Hosting is one of the most important ways small streamers can see growth in their channel. But with one small change, Twitch may have completely ruined the auto host feature.

In the meta of Twitch streaming, one of the best ways large streamers can help smaller personalities is by hosting them. The auto host feature, long a way for streamers to support their friends and community members, was one of the best ways of doing this. By enabling a shortlist of auto-hosted streamers, big channels could direct views to others while they weren’t online themselves. 

However, a change in how auto-hosting works may have just killed off the hosting meta completely. Previously, if a stream was left to auto-host, it would show as ‘live’ on the Twitch feed. This would automatically give viewers to the hosted channel. Under the new change, implemented in recent weeks, auto-hosted channels will no longer show as live.

As a result, the very point of hosting may have been ruined. And streamers on the platform aren’t happy. They’ve taken to Twitter on mass to complain about the change and how it threatens to affect small streamers. 

Twitch rejects efforts of creators to reverse the autohost decision

Content creators BetweenTwoGays spoke out against the changes recently on Twitter, in an attempt to get the hosting change reverted, only to note it had almost immediately been rejected.

The couple raised their concerns on Twitch’s User Voice platform on September 7th. Reportedly a place for creators to submit recommendations to improve the platform, Twitch’s spokesperson quickly responded with a definitive answer: No. 

“Auto-hosts in live view specifically were found to be confusing for new viewers, and did not result in viewers sticking around to watch the channel,” Twitch said in their post. “We made this change to reflect viewer habits, and ultimately to prioritize manual hosts that see significantly improved discoverability.”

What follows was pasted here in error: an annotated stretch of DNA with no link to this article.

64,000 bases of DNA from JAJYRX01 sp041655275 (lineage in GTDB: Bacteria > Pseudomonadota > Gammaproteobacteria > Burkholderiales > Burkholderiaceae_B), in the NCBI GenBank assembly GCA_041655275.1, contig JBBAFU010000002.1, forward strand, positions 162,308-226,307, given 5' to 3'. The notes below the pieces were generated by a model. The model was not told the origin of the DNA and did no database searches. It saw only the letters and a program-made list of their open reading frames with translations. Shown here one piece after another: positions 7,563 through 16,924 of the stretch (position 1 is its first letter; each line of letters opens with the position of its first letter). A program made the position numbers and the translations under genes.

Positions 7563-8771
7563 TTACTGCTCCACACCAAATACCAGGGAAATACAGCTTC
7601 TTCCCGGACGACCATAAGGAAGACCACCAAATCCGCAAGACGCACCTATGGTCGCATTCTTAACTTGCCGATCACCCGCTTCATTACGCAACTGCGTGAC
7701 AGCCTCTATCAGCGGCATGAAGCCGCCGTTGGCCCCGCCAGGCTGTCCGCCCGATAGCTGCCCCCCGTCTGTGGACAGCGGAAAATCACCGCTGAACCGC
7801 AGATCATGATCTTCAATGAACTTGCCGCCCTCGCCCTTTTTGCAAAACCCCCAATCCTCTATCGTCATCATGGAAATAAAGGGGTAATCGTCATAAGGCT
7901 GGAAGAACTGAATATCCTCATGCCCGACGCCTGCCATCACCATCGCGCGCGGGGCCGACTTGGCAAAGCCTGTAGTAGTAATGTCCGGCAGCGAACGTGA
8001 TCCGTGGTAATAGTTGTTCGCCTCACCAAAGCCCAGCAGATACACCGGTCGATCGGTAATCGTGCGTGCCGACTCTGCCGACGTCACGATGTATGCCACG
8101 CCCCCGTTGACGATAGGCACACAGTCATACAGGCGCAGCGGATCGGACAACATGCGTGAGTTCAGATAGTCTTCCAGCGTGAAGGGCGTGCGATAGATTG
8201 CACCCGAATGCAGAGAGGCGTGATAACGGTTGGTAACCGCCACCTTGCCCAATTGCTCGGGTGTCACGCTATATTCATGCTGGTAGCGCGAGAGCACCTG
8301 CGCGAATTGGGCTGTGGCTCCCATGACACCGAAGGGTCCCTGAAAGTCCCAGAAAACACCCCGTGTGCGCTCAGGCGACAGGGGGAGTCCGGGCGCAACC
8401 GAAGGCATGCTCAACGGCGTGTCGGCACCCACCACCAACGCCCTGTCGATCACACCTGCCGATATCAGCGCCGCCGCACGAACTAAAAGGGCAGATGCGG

As described in the post, manual hosting will allegedly still have the same functionality. Unfortunately, comments below Twitch’s response seemingly indicated that manual hosts have also been affected. User GamingHuskies described how their efforts at hosting still hadn’t put marked their channel as live.

Twitch’s growing pains

The negative change is just another black mark on Twitch in a period where they could do with all the good PR they can get. The platform recently saw the exodus of some of its most prolific personalities. Benjamin “Dr. Lupo” Lupo, CouRage JD, and Timthetatman all migrated to YouTube in the past few weeks.

Beyond that, the #ADayOffTwitch movement has brought attention to some of the most negative aspects of the site. In response to numerous hate raids, many users and streamers on the site took a day off on September 1st, only to return to having the site’s functionality impacted.

Raids and hosts have been a cornerstone of Twitch and how small streamers build their community. However, with raids now repurposed for hateful means, and auto host changed for the worse, Twitch seems like a much less desirable place for streamers.

Michael Hassall -

Michael Hassall

| Twitter: @hoffasaurusx

Michael is a UK-based content creator who caught the esports bug in 2010, but took eight years to figure out he should write about it. Throwing away a promising career in marketing and PR, he now specialises in MOBAs, covering League of Legends, Dota 2, and esports in general since 2019. When not glued to tournaments taking place on the other side of the globe, he spends time nurturing an unhealthy addiction to MMOs and gacha games.